Answers to Some Commonly Asked Questions About Commercial Kitchen Range Filters

2 September 2016
 Categories: , Blog


The range filter in a kitchen is more important than many restaurant owners and managers realize, unless they work over the stovetop themselves. When that filter is dirty or not functioning well, the kitchen gets warmer and smokier and grease may actually drip from the filter onto the stove itself. Note some answers to commonly asked questions about these filters in a commercial kitchen so you know yours is always properly cleaned and maintained.

What is considered a clean filter?

Typically a clean filter means one that is down to the metal; there should be no grease or other debris on it. This isn't always possible to maintain since of course the first time you cook under a clean filter, it will catch some smoke, grease, oil, and other such debris and be technically dirty.

However, if you can't see much bare metal under all that grease and oil, you need to have the filter cleaned even if it's before your legally required cleaning schedule. Remember that the more grease and other debris on the filter, the more risk there is of a kitchen fire. Not only is the grease on the filter flammable but it also blocks and clogs that filter so that smoke cannot get through. To ensure your filter is clean and functioning properly, always clean it when there is less bare metal than there is grease covering that metal.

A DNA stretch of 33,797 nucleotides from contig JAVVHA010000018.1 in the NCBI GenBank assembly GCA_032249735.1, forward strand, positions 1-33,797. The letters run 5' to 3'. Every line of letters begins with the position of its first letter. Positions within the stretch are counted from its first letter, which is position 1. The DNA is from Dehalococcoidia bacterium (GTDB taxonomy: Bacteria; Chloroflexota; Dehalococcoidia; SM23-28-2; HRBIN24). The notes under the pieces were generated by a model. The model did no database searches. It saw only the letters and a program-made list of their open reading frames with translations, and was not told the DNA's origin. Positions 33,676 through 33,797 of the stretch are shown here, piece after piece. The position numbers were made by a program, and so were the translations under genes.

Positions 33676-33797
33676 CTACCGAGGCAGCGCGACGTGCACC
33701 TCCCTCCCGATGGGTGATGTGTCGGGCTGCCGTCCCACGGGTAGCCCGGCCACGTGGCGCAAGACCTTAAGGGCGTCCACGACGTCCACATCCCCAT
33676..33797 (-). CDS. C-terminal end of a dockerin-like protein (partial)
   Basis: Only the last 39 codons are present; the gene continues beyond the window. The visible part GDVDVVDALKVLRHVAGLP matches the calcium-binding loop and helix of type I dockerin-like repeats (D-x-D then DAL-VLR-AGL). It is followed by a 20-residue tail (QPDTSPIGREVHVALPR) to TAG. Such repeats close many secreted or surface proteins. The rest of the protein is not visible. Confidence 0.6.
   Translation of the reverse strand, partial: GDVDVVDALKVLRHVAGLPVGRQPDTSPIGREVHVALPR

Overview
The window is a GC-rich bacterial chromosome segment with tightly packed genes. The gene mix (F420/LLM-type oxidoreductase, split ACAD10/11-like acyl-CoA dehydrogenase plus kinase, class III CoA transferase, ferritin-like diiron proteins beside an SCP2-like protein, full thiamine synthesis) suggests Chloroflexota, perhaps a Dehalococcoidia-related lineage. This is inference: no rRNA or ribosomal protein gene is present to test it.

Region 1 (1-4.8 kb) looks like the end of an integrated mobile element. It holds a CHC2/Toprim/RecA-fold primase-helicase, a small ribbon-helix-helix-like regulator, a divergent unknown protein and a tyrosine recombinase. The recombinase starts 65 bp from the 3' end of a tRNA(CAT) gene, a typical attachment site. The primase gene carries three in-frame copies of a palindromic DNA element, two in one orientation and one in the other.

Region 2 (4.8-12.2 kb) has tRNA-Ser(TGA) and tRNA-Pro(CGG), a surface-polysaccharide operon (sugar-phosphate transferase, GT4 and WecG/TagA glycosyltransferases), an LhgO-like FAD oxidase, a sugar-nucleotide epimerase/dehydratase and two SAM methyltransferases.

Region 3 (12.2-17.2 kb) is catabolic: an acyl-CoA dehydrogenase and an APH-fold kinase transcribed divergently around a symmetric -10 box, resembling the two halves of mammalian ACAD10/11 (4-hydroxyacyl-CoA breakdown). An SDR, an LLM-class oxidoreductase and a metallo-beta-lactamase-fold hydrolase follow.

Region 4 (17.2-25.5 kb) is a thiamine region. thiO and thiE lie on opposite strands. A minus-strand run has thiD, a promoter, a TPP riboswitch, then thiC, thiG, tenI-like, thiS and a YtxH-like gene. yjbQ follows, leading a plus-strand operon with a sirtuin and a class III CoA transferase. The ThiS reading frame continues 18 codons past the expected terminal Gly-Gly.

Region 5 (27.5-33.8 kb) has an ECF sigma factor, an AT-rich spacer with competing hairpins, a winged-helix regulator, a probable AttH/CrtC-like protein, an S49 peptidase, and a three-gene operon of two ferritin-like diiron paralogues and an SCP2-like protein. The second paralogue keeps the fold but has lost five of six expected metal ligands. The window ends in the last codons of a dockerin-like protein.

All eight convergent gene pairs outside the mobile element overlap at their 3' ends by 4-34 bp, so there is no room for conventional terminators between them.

Can a filter be run through a dishwasher?

Typically the answer is yes, but note that it's good to soak a filter in water and a degreasing detergent first. You may even need to do this overnight. This will loosen the grease on the filter so you can rinse most of it away, and then run it through your dishwasher. If you skip this step, that grease may clog the dishwasher hoses or cause added wear and tear on the dishwasher.

Does a filter still need professional cleaning even if the staff clean it themselves?

This will depend on your own area and regulations for running a restaurant or diner, but note that it's usually still a legal requirement for a professional company to clean and inspect the filter. This might be a monthly requirement or it might need to be done quarterly; the regulatory department that issues business licenses for restaurants can tell you what's required for your business. Note, too, that certain paperwork might be legally required to go with this professional cleaning, which is another reason to never skip having this done properly, so your facility doesn't get shut down by an inspector.